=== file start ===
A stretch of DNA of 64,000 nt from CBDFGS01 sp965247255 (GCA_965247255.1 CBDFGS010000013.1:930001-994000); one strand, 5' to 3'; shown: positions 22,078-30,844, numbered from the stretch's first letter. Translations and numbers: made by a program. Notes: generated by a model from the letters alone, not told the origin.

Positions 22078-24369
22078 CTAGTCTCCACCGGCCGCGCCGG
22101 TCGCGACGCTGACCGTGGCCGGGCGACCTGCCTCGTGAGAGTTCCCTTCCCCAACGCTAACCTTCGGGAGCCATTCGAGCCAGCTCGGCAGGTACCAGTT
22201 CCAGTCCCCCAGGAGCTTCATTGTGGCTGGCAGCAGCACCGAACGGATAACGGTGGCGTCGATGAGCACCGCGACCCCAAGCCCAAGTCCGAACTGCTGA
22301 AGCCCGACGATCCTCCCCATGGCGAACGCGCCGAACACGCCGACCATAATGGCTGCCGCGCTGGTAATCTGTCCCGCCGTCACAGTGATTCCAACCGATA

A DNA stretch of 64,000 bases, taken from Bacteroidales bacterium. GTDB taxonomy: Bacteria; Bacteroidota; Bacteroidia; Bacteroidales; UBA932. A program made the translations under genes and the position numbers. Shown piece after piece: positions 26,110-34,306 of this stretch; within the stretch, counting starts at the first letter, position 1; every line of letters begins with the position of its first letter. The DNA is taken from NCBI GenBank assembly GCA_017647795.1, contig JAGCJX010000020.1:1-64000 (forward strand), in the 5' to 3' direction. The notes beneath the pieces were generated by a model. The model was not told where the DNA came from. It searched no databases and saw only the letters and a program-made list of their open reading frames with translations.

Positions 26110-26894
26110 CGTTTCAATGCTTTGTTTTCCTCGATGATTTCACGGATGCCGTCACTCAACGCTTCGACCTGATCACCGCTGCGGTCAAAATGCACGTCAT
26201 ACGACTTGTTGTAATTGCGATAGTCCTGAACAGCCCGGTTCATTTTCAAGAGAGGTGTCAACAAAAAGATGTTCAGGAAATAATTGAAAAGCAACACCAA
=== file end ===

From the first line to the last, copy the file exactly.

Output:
A stretch of DNA of 64,000 nt from CBDFGS01 sp965247255 (GCA_965247255.1 CBDFGS010000013.1:930001-994000); one strand, 5' to 3'; shown: positions 22,078-30,844, numbered from the stretch's first letter. Translations and numbers: made by a program. Notes: generated by a model from the letters alone, not told the origin.

Positions 22078-24369
22078 CTAGTCTCCACCGGCCGCGCCGG
22101 TCGCGACGCTGACCGTGGCCGGGCGACCTGCCTCGTGAGAGTTCCCTTCCCCAACGCTAACCTTCGGGAGCCATTCGAGCCAGCTCGGCAGGTACCAGTT
22201 CCAGTCCCCCAGGAGCTTCATTGTGGCTGGCAGCAGCACCGAACGGATAACGGTGGCGTCGATGAGCACCGCGACCCCAAGCCCAAGTCCGAACTGCTGA
22301 AGCCCGACGATCCTCCCCATGGCGAACGCGCCGAACACGCCGACCATAATGGCTGCCGCGCTGGTAATCTGTCCCGCCGTCACAGTGATTCCAACCGATA

A DNA stretch of 64,000 bases, taken from Bacteroidales bacterium. GTDB taxonomy: Bacteria; Bacteroidota; Bacteroidia; Bacteroidales; UBA932. A program made the translations under genes and the position numbers. Shown piece after piece: positions 26,110-34,306 of this stretch; within the stretch, counting starts at the first letter, position 1; every line of letters begins with the position of its first letter. The DNA is taken from NCBI GenBank assembly GCA_017647795.1, contig JAGCJX010000020.1:1-64000 (forward strand), in the 5' to 3' direction. The notes beneath the pieces were generated by a model. The model was not told where the DNA came from. It searched no databases and saw only the letters and a program-made list of their open reading frames with translations.

Positions 26110-26894
26110 CGTTTCAATGCTTTGTTTTCCTCGATGATTTCACGGATGCCGTCACTCAACGCTTCGACCTGATCACCGCTGCGGTCAAAATGCACGTCAT
26201 ACGACTTGTTGTAATTGCGATAGTCCTGAACAGCCCGGTTCATTTTCAAGAGAGGTGTCAACAAAAAGATGTTCAGGAAATAATTGAAAAGCAACACCAA